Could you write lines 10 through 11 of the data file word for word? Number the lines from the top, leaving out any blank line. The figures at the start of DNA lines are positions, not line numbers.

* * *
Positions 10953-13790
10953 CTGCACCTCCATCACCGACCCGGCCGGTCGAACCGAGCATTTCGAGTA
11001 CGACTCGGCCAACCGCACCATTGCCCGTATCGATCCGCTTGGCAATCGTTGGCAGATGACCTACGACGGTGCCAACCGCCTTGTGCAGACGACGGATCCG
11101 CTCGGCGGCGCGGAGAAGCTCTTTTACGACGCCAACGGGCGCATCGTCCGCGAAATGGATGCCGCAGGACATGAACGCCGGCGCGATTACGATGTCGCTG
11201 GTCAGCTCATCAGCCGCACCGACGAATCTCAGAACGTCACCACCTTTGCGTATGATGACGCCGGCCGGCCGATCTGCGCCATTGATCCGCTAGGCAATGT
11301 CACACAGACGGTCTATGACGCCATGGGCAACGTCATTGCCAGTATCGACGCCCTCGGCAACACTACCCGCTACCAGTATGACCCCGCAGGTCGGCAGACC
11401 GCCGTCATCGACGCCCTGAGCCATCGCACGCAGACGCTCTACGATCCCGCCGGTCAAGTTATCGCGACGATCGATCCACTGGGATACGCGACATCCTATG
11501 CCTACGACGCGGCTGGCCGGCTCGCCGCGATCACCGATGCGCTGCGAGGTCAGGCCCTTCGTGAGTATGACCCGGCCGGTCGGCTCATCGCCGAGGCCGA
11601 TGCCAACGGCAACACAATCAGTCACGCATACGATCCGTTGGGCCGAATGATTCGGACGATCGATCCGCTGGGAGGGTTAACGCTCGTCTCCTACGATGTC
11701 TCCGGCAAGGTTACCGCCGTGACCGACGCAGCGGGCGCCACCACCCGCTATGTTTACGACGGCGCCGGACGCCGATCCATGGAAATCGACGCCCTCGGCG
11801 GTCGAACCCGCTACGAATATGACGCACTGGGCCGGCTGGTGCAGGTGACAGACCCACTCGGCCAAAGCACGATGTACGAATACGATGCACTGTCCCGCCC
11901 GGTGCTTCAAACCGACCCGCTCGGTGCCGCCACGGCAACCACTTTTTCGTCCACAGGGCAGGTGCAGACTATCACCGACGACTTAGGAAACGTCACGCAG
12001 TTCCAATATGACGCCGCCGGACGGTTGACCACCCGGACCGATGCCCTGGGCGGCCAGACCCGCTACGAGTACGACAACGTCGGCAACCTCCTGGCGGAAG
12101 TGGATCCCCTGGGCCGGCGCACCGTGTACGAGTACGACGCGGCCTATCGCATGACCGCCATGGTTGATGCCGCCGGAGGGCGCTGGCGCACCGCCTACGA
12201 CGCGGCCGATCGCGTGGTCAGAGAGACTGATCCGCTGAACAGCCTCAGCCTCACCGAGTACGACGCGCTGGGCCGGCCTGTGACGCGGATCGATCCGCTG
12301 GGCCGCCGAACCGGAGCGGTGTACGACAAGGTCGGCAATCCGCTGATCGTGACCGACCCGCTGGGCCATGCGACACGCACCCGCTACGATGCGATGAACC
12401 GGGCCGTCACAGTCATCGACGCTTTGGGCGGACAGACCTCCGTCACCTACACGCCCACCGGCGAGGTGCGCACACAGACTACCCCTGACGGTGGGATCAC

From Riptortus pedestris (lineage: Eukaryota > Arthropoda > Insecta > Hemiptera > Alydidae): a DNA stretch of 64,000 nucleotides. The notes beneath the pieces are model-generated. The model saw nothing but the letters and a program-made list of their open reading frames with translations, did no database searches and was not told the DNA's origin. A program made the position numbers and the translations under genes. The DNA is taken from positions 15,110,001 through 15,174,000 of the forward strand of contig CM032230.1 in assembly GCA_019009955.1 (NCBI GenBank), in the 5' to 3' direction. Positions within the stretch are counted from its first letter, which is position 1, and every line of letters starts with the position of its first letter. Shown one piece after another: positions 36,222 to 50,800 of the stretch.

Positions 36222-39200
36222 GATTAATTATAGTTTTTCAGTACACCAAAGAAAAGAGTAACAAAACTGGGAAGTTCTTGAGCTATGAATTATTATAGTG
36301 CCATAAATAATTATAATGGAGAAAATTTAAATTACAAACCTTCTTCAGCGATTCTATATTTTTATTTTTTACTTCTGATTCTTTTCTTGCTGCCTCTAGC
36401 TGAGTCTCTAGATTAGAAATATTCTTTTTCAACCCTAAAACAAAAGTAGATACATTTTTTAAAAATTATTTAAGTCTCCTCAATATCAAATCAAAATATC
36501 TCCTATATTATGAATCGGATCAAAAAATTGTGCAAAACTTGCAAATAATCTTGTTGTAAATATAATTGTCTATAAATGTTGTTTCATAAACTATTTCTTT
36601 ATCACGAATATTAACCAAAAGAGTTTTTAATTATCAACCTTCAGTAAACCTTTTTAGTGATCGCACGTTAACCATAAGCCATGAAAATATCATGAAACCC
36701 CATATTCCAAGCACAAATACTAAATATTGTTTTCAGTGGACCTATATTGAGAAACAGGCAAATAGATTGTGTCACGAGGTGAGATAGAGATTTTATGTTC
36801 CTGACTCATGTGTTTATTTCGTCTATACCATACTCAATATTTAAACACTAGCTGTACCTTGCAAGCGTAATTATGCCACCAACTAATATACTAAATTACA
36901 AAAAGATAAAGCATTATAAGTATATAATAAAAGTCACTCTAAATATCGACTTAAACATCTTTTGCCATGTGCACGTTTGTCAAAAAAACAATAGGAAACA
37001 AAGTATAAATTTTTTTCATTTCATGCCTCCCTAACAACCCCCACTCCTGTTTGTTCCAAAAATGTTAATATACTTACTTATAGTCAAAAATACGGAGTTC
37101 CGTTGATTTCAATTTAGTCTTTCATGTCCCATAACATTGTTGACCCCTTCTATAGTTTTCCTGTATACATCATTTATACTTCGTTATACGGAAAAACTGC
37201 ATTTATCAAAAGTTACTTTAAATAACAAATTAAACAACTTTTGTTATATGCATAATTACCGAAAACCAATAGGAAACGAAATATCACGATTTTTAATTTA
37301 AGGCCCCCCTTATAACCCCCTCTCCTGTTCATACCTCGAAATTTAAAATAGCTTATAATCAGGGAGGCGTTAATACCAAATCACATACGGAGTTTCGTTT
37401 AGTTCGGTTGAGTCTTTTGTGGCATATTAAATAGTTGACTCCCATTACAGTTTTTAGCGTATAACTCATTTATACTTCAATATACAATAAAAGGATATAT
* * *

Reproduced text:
11701 TCCGGCAAGGTTACCGCCGTGACCGACGCAGCGGGCGCCACCACCCGCTATGTTTACGACGGCGCCGGACGCCGATCCATGGAAATCGACGCCCTCGGCG
11801 GTCGAACCCGCTACGAATATGACGCACTGGGCCGGCTGGTGCAGGTGACAGACCCACTCGGCCAAAGCACGATGTACGAATACGATGCACTGTCCCGCCC